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September 24, 2009 / ccn123

The Crime-Conflict Nexus in the Caucasus: Some Rocky Mountains

caucasus ethno map-1

Ethnolinguistic Groups in the Caucasus Region

Hello dear readers. To introduce myself: I’m a journalist working in Russia. I’ve just joined the team at the Crime-Conflict Nexus Blog and will be contributing posts on Russia and the post Soviet space, though I won’t rule out trampling elsewhere if I deem it useful and interesting!

This post is an introduction to the Crime-Conflict Nexus in an area that well deserves such a label: the Caucasus. A deeply complex region with many different ethnic groups, and national loyalties of various strengths; Islam meets Christianity here, thrown in with old Communist Atheism and even Buddhism in nearby steppe regions. Many call the Caucasus the cradle of civilisation, and the history of loyalties and antagonisms here is a long and convoluted one. The search for power in the mountains has long been spun amidst a web of clan, religious, ethnic and national groupings. It makes for some bewildering, and markedly uncivilised behaviour.

When writing about Russia and the post soviet space at this time in its history, the Caucasus is the place to start. Earlier this year peace seemed outwardly to be returning to the Caucasus. On the 16th April 2009 President Dmitry Medvedev announced the end of a ten year anti-insurgency operation in the Russian republic of Chechnya.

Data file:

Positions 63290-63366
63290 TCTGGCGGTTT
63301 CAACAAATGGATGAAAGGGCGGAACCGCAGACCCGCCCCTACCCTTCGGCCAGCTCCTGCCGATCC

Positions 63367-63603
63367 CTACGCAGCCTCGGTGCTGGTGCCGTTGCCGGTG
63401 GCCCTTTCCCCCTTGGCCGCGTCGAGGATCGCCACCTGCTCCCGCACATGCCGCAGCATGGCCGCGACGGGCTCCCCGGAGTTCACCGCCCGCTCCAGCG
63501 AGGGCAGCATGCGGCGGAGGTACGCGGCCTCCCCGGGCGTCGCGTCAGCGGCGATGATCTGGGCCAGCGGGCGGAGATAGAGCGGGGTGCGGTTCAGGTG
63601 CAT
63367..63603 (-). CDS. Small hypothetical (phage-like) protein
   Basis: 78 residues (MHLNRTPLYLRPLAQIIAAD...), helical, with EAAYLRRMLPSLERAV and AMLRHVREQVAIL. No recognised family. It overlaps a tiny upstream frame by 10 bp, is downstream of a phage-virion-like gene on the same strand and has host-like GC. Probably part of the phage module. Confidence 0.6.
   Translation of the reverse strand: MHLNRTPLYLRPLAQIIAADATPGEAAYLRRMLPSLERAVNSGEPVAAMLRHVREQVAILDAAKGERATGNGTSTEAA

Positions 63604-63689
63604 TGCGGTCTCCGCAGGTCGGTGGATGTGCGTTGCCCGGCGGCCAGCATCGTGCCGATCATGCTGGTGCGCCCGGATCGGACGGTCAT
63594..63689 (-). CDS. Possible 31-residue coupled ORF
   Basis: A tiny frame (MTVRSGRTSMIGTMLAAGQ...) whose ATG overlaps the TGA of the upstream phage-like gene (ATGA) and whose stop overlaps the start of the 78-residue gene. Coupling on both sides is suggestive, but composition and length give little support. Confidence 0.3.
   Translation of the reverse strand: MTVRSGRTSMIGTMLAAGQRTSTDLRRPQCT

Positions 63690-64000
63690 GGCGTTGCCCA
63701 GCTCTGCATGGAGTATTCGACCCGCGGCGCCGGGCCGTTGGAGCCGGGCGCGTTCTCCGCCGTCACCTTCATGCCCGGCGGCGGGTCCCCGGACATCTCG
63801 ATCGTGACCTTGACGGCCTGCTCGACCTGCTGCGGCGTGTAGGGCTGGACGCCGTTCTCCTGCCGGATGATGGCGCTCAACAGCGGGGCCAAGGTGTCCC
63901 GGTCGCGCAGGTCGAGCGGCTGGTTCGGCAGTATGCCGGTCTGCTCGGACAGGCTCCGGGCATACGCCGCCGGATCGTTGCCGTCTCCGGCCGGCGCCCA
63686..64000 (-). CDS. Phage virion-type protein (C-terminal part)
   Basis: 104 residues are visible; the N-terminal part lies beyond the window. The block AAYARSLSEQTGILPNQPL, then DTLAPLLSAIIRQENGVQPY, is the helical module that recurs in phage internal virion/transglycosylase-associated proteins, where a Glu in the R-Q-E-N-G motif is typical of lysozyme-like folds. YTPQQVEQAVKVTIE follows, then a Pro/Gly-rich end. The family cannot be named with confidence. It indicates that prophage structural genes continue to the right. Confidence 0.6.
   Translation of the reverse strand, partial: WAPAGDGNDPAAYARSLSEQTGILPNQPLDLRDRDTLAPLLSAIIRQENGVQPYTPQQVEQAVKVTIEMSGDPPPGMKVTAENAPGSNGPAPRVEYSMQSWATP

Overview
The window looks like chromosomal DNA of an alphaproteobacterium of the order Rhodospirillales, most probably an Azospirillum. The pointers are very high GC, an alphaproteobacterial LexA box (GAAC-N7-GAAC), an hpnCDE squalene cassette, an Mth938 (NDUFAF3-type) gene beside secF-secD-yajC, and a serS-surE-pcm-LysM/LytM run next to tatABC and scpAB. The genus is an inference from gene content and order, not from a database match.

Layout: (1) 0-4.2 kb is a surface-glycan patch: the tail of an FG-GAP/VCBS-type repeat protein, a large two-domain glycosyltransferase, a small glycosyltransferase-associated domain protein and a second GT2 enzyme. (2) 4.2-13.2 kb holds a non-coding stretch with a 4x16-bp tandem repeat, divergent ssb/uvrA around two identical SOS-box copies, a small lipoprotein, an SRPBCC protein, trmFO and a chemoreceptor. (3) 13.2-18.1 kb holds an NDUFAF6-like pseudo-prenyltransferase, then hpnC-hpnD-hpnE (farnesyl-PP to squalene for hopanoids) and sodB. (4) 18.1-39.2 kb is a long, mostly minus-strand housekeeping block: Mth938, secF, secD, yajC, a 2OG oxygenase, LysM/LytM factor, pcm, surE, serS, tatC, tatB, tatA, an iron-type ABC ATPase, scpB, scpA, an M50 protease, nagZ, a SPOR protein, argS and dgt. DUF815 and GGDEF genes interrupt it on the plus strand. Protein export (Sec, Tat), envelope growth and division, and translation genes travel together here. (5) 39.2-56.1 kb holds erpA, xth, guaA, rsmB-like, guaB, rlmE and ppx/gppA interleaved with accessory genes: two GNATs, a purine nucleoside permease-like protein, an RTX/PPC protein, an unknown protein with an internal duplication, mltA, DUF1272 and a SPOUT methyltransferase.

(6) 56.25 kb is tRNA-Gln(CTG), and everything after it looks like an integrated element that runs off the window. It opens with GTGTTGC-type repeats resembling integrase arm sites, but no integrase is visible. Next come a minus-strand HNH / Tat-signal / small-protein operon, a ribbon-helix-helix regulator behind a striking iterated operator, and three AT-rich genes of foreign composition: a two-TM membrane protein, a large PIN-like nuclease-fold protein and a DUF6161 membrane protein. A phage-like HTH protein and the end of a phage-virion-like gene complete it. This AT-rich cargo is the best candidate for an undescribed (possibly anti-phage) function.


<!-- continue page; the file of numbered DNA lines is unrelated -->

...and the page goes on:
More correctly perhaps, the open warfare is over. It may resume. But the time since the ‘end of violence’ in the region has been riddled with evil. Corruption, terror, murder, mudslinging and more. None of the dark arts of ‘peacetime’ seem taboo in the Caucasus.

The death toll in this ‘peaceful, developing territory’ tells another story. A short chronology to refresh the mind may help. This is by no means an exhaustive list.

16th April- Russia ends its ten year long ‘counter terrorism’ operation in Chechnya, the southern Russian Republic that borders the other Russian republics of Ingushetia, and Dagestan in the west and east and the country of Georgia in the south. According to Ramzan Kadyrov, Chechnya’s president, the Russian republic is, “a peaceful, developing territory, and cancelling the counter-terrorism operation will only promote economic growth in the republic.” They will prove to be foolish words.

5th June- Dagestan’s interior minister is shot dead by a sniper.

10th June- One of Ingushetia’s top judges is shot dead whilst dropping off her children at school.

22nd June- The President of Ingushetia, Yunus-Bek Yukurov, is taken to hospital after a suicide car bomb attempt. The Kremlin puts Chechen president Ramzan Kadyrov in charge of security there in the mean time. Yukurov returned to his post on August 22nd.